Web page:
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Resistance Is Futile... or Is It? The Immune System and HIV Infection Modified for clickers by Steven Telleen San Joaquin Delta College From a case study.

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Presentation on theme: "Resistance Is Futile... or Is It? The Immune System and HIV Infection Modified for clickers by Steven Telleen San Joaquin Delta College From a case study."— Presentation transcript:

1 Resistance Is Futile... or Is It? The Immune System and HIV Infection Modified for clickers by Steven Telleen San Joaquin Delta College From a case study by Annie Prud’homme-Généreux Life Sciences Quest University, Canada

2 Resistance is futile … The Immune System and HIV 2  The vast majority of people are susceptible to HIV infection.  However, in the 1990s, several individuals noticed that despite repeated exposure to the HIV virus they remained HIV negative.  Were these individuals extremely lucky?  Was something different about them that made HIV infection less likely?  William Paxton and his colleagues became interested in this phenomenon of HIV protection.  We will retrace the steps and experiments that these researchers performed to understand the mechanism underlying the protection against HIV (Paxton et al., 1996)  First, let us review a few facts about the HIV virus, the immune system, and HIV infection

3 Resistance is futile … The Immune System and HIV 3  The HIV Virus  Is spherical in shape  HIV encodes its 9 genes using the nucleic acid molecule RNA  The virus particle also contains proteins important for replication  Reverse transcriptase  Integrase  Protease  Ribonuclease  The HIV virus is enclosed by multiple layers  Capsid the outer protein coat made of the protein p24  The level of p24 protein is an indicator of the amount of HIV virus in the blood  The capsid is wrapped in a double layer of phospholipids  Proteins stick out of the lipid layer, perhaps most important gp120 (Env)  The gp120 protein gives HIV its specificity:  gp120 interacts with specific proteins allowing the virus to infect specific human cell types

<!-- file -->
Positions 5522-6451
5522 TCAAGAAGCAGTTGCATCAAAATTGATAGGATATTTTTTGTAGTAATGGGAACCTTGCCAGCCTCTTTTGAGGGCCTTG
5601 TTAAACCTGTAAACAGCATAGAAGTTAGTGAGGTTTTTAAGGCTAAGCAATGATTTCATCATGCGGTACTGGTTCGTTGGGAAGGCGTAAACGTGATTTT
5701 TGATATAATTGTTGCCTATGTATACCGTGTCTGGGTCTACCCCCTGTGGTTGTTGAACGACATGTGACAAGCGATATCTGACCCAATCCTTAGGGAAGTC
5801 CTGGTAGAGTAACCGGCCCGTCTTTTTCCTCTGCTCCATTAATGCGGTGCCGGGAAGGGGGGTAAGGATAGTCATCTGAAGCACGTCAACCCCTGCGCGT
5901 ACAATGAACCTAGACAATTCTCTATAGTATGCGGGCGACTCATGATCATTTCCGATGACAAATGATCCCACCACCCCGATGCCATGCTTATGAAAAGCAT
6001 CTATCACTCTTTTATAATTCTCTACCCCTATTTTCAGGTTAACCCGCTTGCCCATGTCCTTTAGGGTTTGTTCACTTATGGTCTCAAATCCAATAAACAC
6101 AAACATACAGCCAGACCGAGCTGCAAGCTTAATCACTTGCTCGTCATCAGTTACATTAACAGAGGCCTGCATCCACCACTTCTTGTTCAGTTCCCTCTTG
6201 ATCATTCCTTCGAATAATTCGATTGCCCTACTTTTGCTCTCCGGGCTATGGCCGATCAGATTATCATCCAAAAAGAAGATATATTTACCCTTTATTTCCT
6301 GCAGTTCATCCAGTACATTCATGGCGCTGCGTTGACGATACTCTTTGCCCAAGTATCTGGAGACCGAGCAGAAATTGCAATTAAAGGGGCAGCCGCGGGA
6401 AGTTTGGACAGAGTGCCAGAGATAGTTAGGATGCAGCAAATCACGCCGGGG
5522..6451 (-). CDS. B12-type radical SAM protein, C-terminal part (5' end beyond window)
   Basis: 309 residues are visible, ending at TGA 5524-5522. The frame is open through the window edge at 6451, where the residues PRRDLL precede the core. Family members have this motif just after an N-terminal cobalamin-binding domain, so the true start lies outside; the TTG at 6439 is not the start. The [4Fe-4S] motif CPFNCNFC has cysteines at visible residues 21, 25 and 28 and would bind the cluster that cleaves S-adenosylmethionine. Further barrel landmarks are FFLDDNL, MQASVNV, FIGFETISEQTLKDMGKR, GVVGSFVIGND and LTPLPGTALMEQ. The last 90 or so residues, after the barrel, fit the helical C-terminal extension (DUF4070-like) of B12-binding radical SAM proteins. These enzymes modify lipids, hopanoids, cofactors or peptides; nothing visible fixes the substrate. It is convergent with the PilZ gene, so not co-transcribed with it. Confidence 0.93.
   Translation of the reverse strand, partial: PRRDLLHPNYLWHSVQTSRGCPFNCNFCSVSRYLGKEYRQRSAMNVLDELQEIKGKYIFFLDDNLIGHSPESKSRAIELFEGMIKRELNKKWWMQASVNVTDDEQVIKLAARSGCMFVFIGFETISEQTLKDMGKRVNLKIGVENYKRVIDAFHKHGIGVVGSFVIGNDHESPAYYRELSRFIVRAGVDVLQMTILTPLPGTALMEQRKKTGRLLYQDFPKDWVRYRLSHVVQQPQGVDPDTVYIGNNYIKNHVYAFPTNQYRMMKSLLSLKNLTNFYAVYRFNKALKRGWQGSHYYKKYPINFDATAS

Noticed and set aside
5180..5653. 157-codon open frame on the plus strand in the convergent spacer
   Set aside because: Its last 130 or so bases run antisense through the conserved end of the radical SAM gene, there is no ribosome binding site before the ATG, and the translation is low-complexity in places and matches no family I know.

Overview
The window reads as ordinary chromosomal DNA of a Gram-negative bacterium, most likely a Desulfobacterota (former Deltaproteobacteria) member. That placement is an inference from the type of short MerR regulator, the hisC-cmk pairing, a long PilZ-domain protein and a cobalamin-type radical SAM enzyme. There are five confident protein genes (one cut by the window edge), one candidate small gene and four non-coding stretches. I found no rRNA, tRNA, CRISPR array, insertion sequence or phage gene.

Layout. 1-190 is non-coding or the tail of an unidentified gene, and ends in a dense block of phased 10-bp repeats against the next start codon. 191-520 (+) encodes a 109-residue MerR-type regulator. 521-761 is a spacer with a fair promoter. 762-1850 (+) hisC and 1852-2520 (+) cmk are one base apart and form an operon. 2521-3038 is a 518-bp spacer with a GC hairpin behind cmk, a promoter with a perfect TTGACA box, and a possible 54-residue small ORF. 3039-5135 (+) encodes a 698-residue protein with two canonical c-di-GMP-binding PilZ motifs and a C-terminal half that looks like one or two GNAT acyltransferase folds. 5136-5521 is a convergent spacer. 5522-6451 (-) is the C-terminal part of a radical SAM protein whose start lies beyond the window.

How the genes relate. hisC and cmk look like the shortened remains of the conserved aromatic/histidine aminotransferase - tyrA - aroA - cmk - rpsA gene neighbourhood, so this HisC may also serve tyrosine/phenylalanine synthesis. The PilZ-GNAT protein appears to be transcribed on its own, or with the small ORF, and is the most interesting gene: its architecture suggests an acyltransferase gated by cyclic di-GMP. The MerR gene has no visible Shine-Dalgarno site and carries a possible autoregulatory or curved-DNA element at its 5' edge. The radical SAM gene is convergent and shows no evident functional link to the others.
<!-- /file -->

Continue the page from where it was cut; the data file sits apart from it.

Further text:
4 Resistance is futile … The Immune System and HIV 4  Immune System Review  Lymphocytes are immune cells that attack foreign particles (antigens) in the body  B cells  Secrete antibody into the circulatory system  Antibody binds to a specific antigen  Antibodies neutralize their target  Cytotoxic T cells (T C, T killer or CD8+)  Kill cells that have already been infected  Have the CD8 protein on their cell surface  T Helper cells (T H or CD4+)  Coordinate the action of T C cells and B cells  Have the CD4 protein on their cell surface

5 Resistance is futile … The Immune System and HIV 5  HIV Infection  HIV targets and infects T H cells  The HIV gp120 protein recognizes and binds to the T H CD4+ protein  HIV is a retrovirus  It has to convert its RNA genome to DNA  Reverse transcriptase makes DNA copies of the RNA virus  Integrase integrates the converted DNA into the cell’s DNA  The 9 HIV genes hijack the cell’s machinery  Produce all the proteins and RNA needed to make more virus particles  Newly-made virus particles bud off of the T helper cell  It now is a virus-producing factory

6 Resistance is futile … The Immune System and HIV 6 Clicker Question 1 Which of the following is true of lymphocytes? A.B cells directly destroy invaders in the blood and body fluids B.Individual B-cells can produce antibodies for multiple antigens C.T H cells activate both T C cells and B cells D.T C cells destroy invading microbes

7 Resistance is futile … The Immune System and HIV 7 Clicker Question 2 How is a retrovirus different from other viruses? A.It must convert its RNA to DNA and integrate its genome with the host DNA B.It avoids recognition by reverting to an earlier version of its genome C.It undergoes mutations in the host to avoid detection D.It only targets CD4 receptors on the host cell

8 Resistance is futile … The Immune System and HIV 8 Clicker Question 3 Why are most body cells other than T H cells not targeted by the HIV virus? A.Other cells are not as critical to overall immunity B.Most other cells do not have CD4 receptors on their surface C.HIV can only attach to cells with CD8 receptors D.Other cells do not contain reverse transcriptase